The Florence Maybrick Trial

Florence Maybrick in court: Photograph: Hulton Archive/Getty Images

In 1889 Florence Maybrick was accused of murdering her husband, James Maybrick. However, to this day people still believe she is innocent – some people even believe that the man she killed was Jack the Ripper!

Earlier that year, James had fallen ill and eventually died. His family then became very suspicious of his wife and so the police began to investigate.  

They found a large amount of arsenic in James’ system; however, many would argue this would have been down to his drug addiction. This would also explain the large amount of the drug found in their home.  

Nevertheless, Florence was charged with the murder of her husband, and she was to be tried at St George’s Hall.  

Florence admitted to the court that she was having an affair with a younger man. At the time this claim would have been fatal to her, despite James Maybrick also having a mistress. 

It was claimed in court that Florence had soaked 12-dozen fly papers to obtain the arsenic from them.  

On 7 August 1889 the Liverpool jury found her guilty and she was sentenced to death.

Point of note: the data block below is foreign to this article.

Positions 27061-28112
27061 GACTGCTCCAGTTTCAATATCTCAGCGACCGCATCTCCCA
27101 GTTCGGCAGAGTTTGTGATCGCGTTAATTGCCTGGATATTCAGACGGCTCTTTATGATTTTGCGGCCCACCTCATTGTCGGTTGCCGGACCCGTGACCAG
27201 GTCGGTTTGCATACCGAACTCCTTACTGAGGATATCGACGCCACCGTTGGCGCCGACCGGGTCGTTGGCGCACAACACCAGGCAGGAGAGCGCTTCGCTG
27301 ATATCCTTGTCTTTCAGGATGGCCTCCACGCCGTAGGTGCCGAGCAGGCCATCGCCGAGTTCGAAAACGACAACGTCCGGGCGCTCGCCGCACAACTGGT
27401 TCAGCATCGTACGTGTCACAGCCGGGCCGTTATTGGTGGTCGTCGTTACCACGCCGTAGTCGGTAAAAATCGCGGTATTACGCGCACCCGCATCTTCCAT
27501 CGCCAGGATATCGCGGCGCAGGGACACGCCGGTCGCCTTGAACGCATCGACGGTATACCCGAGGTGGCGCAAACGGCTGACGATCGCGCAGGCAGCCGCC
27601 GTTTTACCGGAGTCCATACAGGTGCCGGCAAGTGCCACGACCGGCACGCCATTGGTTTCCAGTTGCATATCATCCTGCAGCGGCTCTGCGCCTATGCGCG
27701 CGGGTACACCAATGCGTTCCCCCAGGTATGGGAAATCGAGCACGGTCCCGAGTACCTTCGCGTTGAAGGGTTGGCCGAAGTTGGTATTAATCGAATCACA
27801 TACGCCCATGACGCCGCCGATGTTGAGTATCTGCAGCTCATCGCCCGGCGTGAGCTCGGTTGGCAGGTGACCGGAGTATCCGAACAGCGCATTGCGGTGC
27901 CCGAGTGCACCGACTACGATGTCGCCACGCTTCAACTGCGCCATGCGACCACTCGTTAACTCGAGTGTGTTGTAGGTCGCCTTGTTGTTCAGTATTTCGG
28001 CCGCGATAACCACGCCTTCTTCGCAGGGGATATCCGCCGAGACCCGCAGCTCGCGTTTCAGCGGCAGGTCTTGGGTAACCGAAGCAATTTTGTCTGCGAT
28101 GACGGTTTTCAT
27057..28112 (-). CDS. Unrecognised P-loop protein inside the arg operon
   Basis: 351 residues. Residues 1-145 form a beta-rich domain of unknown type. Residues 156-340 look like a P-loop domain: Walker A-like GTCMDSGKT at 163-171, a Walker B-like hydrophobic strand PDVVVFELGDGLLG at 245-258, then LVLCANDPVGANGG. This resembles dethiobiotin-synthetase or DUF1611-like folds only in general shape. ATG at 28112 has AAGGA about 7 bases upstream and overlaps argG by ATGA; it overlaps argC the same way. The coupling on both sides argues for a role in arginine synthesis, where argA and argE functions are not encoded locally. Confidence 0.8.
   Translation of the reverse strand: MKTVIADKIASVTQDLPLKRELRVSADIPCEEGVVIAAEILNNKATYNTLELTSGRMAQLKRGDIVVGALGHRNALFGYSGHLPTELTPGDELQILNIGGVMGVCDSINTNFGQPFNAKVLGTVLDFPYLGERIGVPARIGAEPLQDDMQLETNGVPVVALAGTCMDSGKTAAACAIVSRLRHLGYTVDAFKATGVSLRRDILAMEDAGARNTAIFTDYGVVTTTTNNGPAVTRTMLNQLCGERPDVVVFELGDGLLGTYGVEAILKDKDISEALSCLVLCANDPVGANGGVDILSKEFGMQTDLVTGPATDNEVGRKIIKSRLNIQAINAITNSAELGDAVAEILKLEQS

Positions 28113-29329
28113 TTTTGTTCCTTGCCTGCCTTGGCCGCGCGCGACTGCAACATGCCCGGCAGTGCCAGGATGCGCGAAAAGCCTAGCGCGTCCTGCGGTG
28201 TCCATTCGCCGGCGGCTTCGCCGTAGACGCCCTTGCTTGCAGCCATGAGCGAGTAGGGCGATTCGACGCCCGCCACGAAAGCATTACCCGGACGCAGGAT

However, her sentence was later reduced to a life sentence, she served 15 years before being release.  

Upon her release she returned to her native America and only came back to Liverpool on one occasion and that was to watch the Grand National. 

The biggest twist in this case came nearly a decade later when a diary was uncovered that seemed to belong to James Maybrick. The diary entries had many similarities to that of the life of James.  

The owner of the diary had claimed to be the infamous Jack the Ripper, leading many people to argue Florence had done a justice to society by murdering her husband. It was claimed Florence might have known about her husband’s role in the crimes.  

The legitimacy of the diary has been questioned, with some experts claiming it is a fake. If real, it is also not certain if the diary would have belonged to James Maybrick.  

It remains an interesting tale in the life of St George’s Hall.  

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